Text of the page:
“Qualified opportunity zone business property” is tangible property used in a trade or business of a QOF if (1) such property was acquired by the QOF by purchase from an unrelated party after December 31, 2017, (2) either the original use of such property in the QOZ commences with the QOF or the QOF “substantially improves” the property, and (3) during substantially all of the QOF’s holding period for such property, substantially all of the use of such property was in a QOZ. For this purpose, the “substantial improvement” test will be met if, during any 30-month period after the QOF acquires such property, additions to basis with respect to such property in the hands of the QOF exceed an amount equal to the adjusted basis of such property at the beginning of such 30-month period. This rule essentially requires that improvement costs equal, or exceed, the QOF’s original acquisition cost.
An entity is a “qualified opportunity zone business” if (1) substantially all of the tangible property owned or leased by such entity is qualified opportunity zone business property (determined as if such owner were a QOF), (2) at least 50 percent of the total gross income of such entity is derived from the active conduct of such trade or business, (3) a substantial portion of the intangible property of such entity is used in the active conduct of such trade or business, (4) less than 5 percent of the average of the aggregate unadjusted bases of the property of such entity is attributable to nonqualified financial property (as defined in Section 1397C(e) such as stock, options, or partnership interests), and (5) such entity does not operate, or lease land to, certain businesses, such as a golf course, country club, massage parlor, or any store whose principal business is the sale of alcoholic beverages for consumption off premises.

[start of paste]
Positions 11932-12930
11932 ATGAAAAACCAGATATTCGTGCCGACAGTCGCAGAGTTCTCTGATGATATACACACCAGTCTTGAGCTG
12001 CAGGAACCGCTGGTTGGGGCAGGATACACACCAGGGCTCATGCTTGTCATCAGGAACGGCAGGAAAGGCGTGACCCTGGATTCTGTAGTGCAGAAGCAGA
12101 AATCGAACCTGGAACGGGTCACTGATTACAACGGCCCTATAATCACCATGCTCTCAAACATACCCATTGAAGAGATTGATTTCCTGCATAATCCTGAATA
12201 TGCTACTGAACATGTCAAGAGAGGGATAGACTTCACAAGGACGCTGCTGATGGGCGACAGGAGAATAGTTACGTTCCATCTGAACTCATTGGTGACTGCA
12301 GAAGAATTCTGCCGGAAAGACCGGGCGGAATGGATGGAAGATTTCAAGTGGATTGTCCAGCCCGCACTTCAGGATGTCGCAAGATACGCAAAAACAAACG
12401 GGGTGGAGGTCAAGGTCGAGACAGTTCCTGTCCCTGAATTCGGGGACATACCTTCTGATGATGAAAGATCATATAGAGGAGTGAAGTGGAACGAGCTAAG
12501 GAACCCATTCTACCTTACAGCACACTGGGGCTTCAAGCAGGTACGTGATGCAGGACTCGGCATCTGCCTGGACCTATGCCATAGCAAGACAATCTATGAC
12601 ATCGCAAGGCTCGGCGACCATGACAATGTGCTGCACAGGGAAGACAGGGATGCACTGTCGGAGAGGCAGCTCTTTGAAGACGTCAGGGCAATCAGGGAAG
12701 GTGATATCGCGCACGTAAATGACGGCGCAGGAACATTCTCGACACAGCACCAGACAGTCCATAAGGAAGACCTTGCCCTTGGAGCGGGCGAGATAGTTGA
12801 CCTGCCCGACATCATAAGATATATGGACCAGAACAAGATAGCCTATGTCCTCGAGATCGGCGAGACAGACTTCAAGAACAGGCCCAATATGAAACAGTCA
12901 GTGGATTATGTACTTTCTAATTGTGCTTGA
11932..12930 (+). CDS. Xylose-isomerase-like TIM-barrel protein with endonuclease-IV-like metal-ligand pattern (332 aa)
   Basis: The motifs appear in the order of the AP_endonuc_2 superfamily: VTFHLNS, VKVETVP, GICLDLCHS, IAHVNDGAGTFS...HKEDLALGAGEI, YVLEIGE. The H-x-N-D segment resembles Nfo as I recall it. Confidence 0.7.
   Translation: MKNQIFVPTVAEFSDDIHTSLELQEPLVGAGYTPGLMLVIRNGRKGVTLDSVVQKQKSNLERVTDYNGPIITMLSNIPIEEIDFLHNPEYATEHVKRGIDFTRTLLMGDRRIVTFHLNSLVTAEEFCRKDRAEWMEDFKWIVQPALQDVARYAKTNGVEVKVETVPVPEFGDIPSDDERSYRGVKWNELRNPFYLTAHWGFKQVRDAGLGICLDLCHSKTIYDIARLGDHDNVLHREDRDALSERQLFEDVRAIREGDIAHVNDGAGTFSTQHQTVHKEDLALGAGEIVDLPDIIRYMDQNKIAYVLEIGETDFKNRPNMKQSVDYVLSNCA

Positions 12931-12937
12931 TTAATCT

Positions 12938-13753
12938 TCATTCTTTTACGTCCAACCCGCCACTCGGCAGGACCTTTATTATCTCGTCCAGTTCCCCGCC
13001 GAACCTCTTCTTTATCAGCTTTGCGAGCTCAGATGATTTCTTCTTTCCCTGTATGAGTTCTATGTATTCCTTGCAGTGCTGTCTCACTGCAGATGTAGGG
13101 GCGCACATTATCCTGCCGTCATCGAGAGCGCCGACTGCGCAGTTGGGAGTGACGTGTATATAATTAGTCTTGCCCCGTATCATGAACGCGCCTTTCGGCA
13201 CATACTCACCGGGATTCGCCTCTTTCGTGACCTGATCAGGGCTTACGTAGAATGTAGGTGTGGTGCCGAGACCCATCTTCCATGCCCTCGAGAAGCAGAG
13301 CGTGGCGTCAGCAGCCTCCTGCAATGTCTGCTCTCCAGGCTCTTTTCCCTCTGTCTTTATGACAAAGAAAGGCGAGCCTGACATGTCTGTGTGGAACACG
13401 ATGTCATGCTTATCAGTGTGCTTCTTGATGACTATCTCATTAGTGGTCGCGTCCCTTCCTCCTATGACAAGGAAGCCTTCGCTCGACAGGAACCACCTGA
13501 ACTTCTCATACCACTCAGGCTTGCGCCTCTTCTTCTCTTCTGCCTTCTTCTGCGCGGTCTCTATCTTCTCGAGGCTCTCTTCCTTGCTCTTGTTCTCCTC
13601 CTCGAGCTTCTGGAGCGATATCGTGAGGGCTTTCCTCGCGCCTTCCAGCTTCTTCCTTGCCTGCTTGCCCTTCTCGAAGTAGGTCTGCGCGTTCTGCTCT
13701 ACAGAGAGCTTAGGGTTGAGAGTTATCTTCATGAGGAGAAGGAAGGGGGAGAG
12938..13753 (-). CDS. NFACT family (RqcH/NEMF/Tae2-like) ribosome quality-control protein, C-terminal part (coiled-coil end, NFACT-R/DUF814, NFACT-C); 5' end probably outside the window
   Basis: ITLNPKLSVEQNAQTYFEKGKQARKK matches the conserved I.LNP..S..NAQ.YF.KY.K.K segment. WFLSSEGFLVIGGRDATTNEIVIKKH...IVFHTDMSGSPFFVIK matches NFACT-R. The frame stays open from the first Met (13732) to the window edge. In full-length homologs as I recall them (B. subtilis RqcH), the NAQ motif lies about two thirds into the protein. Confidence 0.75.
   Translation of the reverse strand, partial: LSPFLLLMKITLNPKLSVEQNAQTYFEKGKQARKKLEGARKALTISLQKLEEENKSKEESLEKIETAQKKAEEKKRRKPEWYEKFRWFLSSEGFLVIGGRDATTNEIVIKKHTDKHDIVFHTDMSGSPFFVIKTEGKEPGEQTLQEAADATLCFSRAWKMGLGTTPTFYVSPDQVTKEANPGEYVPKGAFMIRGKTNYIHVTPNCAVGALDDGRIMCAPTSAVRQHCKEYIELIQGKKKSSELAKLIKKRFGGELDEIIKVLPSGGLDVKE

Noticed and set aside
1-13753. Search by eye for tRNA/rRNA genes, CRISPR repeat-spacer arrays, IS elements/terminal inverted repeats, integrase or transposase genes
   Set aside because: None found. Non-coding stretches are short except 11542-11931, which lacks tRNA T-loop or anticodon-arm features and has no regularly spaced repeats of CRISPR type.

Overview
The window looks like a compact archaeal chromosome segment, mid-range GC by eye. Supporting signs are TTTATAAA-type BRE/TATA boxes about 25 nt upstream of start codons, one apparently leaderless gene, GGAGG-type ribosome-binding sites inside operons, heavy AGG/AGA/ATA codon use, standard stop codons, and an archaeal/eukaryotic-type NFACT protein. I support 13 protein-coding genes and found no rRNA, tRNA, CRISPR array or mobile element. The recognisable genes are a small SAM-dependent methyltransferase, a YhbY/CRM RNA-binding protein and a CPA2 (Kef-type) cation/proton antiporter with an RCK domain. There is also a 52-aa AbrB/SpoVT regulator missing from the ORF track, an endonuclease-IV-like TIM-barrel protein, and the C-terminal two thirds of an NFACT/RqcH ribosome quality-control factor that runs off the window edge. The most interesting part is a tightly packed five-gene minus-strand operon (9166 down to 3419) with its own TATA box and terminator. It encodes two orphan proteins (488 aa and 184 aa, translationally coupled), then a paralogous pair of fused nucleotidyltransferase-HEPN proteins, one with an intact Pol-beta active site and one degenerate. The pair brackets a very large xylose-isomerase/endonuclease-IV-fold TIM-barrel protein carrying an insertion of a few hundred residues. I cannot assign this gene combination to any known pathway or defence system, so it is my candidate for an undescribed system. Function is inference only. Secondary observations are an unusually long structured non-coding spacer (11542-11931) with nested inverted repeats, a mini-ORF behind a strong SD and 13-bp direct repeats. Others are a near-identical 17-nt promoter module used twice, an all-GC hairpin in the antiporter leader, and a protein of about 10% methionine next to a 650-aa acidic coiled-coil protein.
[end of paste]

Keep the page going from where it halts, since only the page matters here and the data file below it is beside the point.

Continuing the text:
The Tax Benefits
When an investor sells any appreciated asset (e.g., stocks, bonds or real estate), unless certain statutory exceptions apply, the sale is generally a taxable event and the investor will owe taxes on the capital gain realized. However, assuming that the investor reinvested its capital gain into a QOF that is and will be in compliance with the rules discussed above, the investor may be able to receive the following tax benefits: